The Ministry of Petroleum Resources released a report tagged “7 Big Wins- Short and Medium Term Priorities to grow Nigeria’s Oil & Gas Industry 2015- 2019” which focuses on improving transparency, efficiency, investment and security in the oil & gas sector. The report also reviews developments in the sector between November 2015 and August 2016 while outlining the short-medium term plans of the Ministry of Petroleum Resources to reposition the industry, ramp up production, reduce costs, foster efficiency and attract investments across the oil & gas value chain.
The 2017-2019 MTEF paper released earlier in August - which included the half year performance review of 2016 fiscal operation of the FGN - first revealed the extent of the pressure on government finances; with FGN revenue in the period evidently short of projections made in the 2016 budget by a significant margin (as much as 50.0%) and as a result, a host of capital and recurrent government obligations remain unfulfilled.
India and Nigeria continue to share a thriving relationship in the Oil & Gas space as India remains one of the top importers of Nigeria’s crude. According to Nigeria’s Ministry of Petroleum Resources, India imported circa 23.7MMT (169.2m barrels) between 2015 and 2016, accounting for about 12.0% of the country’s total import. Most recent annual export data from the NNPC also ranked India as the top export destination of Nigerian crude, with 17.6% of total crude exports sold to India in 2014.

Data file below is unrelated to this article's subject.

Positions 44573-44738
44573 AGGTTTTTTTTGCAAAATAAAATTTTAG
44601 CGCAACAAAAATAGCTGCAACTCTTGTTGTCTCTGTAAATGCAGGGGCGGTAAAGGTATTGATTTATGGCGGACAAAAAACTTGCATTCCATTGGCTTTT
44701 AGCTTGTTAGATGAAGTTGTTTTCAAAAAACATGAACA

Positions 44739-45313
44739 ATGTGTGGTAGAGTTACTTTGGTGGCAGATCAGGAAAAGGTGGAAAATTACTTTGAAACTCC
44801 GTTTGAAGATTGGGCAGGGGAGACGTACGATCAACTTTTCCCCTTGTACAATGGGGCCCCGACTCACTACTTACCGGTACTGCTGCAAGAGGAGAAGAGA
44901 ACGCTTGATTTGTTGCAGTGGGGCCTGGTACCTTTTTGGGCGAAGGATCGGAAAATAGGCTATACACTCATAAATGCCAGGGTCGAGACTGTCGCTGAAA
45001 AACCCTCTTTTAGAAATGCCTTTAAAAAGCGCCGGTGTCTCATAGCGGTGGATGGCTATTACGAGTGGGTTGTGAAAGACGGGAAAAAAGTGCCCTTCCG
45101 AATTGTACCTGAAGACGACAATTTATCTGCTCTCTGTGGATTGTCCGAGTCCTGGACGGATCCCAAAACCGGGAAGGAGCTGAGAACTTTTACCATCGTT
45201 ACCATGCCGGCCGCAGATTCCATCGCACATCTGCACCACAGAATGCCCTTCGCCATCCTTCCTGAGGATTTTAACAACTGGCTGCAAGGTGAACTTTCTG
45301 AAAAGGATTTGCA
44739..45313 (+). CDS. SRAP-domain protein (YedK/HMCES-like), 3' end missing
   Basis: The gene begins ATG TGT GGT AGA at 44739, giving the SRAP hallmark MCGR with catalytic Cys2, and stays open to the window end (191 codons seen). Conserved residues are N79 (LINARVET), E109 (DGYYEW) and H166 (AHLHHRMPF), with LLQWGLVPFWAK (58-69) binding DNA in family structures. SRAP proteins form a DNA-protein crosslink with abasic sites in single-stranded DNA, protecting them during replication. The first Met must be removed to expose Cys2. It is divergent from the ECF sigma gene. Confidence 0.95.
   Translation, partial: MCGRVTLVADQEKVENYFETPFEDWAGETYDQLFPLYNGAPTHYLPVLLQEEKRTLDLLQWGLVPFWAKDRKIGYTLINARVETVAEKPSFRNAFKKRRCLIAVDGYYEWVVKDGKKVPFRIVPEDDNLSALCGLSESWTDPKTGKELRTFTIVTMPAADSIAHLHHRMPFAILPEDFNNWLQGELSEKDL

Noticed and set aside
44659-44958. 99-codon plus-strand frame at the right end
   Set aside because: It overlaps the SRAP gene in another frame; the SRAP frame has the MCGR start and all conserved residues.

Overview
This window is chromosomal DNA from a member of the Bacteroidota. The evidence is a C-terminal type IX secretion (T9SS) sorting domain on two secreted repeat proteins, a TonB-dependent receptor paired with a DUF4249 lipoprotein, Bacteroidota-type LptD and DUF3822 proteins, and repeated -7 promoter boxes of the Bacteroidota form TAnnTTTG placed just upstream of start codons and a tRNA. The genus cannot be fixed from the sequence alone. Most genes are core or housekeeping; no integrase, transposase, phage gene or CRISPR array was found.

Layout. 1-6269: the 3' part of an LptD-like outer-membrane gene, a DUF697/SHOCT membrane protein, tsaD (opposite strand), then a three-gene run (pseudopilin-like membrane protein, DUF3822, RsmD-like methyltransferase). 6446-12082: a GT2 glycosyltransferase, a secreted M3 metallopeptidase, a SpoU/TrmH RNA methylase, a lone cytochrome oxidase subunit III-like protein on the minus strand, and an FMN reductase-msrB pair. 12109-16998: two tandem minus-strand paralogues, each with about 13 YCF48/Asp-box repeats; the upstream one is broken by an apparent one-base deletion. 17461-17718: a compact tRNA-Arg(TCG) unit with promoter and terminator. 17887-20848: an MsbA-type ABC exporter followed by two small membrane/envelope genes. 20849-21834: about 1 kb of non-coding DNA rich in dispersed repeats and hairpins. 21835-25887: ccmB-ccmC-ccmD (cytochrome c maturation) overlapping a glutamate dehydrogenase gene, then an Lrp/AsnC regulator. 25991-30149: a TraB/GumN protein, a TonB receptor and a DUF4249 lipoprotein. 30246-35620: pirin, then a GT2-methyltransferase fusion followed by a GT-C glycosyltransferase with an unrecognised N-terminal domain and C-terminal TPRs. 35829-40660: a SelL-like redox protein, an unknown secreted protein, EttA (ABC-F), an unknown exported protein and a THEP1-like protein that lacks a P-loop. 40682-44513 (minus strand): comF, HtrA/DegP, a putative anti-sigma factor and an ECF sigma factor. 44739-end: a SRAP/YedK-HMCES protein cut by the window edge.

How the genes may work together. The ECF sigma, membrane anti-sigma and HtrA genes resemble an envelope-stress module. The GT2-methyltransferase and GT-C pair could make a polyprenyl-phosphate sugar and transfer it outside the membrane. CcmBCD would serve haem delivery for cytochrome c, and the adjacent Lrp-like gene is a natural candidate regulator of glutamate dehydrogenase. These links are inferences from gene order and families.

Let me begin with two clarifications. Aso Villa is not my home, I am just passing through. Even this world is nobody's home, we are just birds of passage. So, let nobody turn up his nose in derision, and say; "he's writing like the landlord of Aso Villa, defending a place where's he's just a tenant." Yes, nobody is landlord in the Villa, not even rational presidents. They can only live there for maximum of eight years, if Nigerians so decide. And for me, my treasures are laid up somewhere beyond the blue.
The 2016 fiscal year has been largely synonymous with a sharp slowdown in economic activities largely as a result of lower oil earnings which constrained fiscal revenue and foreign exchange supply, as well as underwhelming policy responses and a brooding sub-national fiscal crisis which peaked in H1:2016.
The lingering oversupply in the crude oil market which led to a more than 50.0% plunge in global crude oil prices (from over US$100/b in July 2014 to less than US$50/b in 2016) and worsened fiscal and external sector profiles of major oil exporters finally forced some actions from members of the Organization of Petroleum Exporting Countries (OPEC) this week.
Today – 1st October is a day of celebration for us Nigerians. On this day, 56 years ago our people achieved the most important of all human desires – freedom and independence. We should all therefore give thanks and pray for our founding fathers without whose efforts and toil we would not reap the bounties of today.
The Monetary Policy Committee (MPC) held its 5th meeting for the year on the 19th and 20th of September and the conclusions from the meeting were broadly in line with earlier projections from our Pre MPC Note - “Competing Objectives Call for a Balancing Act” - in which we opined that the MPC will “maintain status quo whilst reinstating the need to fully implement the currency market reforms to regain credibility and push for fiscal-monetary policy coordination to implement structural reforms”.